To celebrate the launch of our new On Board the Arctic Corsair Virtual Workshop, which is available to all Heritage Learning Magical Museums Member Schools, we thought we would tell you why we think Hull’s fishing industry makes such a great local history topic.
Here's Charlie Trzeciak, our Community and Schools Learning Officer on why we think Hull’s maritime history is a brilliant way for KS1 and KS2 pupils to get a deeper understanding of their city and it’s past. In particular, we think that the story of Hull’s fishing industry, and the people who worked in it, is pretty amazing.
Obviously, we are biased!
1. Fishing helped to put Hull on the map.
The discovery in 1850 of a fishing ground 70 miles east of Spurn Point, which became known as the Silver Pits, helped make Hull one of the country’s biggest fishing ports. Before long, trawlermen from Hull were sailing to Iceland, Norway, Russia and beyond in search of fish. Fish landed at St Andrew’s Dock were sent to cities such as Manchester, London and Liverpool in order to help keep the nation fed, and Hull also became famous for its smoked haddock and kippers.
2. The fishing industry is a story about local people
The life of a trawlerman was hard. The average fishing trip lasted for three weeks and, when they were busy catching fish, trawlermen had to work 18 hours ‘on’ and six hours ‘off’. In those six hours, they would have to eat, wash and sleep, which meant that trawlemen often only got four hours of kip a night. Trawlermen sailed far to the north in search of fish, which meant they had to work in freezing conditions. Frostbite was a real danger and, if too much ice built up on a trawler, then there was a risk that it could turn turtle and sink.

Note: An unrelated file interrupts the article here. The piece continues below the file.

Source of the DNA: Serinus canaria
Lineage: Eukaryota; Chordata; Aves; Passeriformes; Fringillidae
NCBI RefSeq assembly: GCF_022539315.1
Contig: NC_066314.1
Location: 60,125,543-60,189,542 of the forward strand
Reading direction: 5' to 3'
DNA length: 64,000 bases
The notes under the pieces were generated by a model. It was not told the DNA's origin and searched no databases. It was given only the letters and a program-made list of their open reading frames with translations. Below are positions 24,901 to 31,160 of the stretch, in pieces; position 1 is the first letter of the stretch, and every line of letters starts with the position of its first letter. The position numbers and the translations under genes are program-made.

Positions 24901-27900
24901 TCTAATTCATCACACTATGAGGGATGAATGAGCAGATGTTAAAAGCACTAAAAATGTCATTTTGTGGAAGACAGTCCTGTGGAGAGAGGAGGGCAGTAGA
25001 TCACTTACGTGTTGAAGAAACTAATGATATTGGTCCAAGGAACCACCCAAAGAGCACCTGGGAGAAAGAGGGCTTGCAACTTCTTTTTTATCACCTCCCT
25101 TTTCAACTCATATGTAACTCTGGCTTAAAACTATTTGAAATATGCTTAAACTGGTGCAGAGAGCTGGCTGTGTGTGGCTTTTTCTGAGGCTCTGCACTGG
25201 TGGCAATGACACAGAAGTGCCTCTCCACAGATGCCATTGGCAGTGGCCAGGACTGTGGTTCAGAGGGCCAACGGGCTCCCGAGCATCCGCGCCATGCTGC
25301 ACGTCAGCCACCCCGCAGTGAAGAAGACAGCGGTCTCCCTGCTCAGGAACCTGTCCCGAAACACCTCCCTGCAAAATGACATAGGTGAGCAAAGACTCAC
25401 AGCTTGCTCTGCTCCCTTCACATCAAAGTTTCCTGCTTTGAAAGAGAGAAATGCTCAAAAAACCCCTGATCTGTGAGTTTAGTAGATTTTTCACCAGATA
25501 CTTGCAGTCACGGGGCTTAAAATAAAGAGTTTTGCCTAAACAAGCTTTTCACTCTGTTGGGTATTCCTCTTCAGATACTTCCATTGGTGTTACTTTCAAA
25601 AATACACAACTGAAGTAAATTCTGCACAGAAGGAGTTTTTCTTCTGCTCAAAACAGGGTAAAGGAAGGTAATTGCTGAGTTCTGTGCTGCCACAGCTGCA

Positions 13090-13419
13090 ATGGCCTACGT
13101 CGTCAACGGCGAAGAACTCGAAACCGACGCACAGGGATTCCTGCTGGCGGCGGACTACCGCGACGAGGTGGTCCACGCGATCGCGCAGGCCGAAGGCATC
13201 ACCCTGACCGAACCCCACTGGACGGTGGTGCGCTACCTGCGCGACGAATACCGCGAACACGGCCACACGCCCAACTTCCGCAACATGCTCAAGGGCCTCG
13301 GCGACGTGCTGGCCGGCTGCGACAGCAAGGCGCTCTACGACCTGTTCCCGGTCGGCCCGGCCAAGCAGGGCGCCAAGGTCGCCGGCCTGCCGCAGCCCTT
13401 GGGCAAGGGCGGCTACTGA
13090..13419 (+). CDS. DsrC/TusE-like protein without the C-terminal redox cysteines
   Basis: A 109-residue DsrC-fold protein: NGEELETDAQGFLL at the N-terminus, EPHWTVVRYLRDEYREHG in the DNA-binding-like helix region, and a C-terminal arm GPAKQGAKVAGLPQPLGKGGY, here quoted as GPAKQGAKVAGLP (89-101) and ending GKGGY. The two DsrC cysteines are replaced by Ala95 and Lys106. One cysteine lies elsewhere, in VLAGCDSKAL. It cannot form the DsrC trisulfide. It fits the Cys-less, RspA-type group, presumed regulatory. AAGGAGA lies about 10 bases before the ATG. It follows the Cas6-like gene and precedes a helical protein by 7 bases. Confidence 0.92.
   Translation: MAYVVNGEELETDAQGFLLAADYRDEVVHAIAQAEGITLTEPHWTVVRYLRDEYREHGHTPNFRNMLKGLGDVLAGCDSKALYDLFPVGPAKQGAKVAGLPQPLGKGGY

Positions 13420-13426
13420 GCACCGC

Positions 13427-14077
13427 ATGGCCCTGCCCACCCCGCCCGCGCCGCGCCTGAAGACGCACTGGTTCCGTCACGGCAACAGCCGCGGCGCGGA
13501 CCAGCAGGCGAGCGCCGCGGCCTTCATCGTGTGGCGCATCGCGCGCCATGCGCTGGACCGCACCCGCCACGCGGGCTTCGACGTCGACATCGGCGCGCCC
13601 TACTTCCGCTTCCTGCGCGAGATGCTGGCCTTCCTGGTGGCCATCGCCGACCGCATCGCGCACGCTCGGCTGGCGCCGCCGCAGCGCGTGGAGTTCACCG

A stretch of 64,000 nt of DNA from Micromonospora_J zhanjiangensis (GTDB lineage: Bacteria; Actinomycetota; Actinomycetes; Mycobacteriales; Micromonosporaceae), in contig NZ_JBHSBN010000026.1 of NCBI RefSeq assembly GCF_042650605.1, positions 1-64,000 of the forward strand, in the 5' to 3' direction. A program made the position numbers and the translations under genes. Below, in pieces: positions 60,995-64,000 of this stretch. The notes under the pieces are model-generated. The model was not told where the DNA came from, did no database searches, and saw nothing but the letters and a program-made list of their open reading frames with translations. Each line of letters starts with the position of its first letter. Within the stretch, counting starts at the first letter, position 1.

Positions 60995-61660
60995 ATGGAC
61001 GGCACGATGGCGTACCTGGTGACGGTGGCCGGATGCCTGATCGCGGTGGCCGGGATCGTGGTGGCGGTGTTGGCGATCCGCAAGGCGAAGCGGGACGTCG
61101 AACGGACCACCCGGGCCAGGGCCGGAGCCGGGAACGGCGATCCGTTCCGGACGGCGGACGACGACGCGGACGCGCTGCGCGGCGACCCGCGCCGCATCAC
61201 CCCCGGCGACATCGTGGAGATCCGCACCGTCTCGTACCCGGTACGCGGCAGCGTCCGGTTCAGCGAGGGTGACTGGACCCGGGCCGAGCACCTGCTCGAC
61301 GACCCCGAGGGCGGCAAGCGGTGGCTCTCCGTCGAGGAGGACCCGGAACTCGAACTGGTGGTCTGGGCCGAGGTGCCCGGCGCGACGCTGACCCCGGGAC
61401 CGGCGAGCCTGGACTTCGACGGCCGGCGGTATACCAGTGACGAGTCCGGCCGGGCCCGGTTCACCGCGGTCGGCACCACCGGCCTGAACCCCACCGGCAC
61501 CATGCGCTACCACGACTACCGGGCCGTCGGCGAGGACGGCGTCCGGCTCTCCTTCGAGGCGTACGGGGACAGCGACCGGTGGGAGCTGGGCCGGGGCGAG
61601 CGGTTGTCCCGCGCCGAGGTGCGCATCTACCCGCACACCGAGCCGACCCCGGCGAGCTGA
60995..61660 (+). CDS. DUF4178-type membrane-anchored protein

The women of Hull’s fishing communities were also tough and determined. Following the Triple Trawler Disaster in 1968, the wives and daughters of trawlermen launched a campaign for improved safety at sea. Led by Lilian Bilocca, they gathered thousands of signatures in support of their campaign, and even travelled to Westminster to put their case for safety improvements to the government.
3. There are great opportunities for cross-curricular learning
The story of Hull’s fishing industry can be easily linked to other areas of the National Curriculum. For example, could pupils locate and find out more about the places that trawlermen sailed to as part of a geography lesson? Alternatively, why not explore the life cycle of Atlantic cod and the environmental impacts of fishing in a science lesson?
We hope we have managed to persuade you that Hull’s fishing industry makes a great local history topic. If you are thinking about doing anything fishing related with your class, then why not ask us about our new On Board the Arctic Corsair Virtual Workshop? This session is available to be booked by all Heritage Learning Magical Museums Member Schools and, thanks to generous funding from the National Lottery Heritage Fund, is free of charge.
There is also boatloads of information about fishing in Hull, and lots of other local history topics, on the Hull Curriculum. This inspiring online resource, which has been created by educators and historians to enable schools to enrich their History Curriculum, is available to all Heritage Learning Hull Curriculum Member Schools.
If you would like to find out more about any of the above, then please don’t hesitate to get in touch with Heritage Learning at firstname.lastname@example.org or 01482 318 733.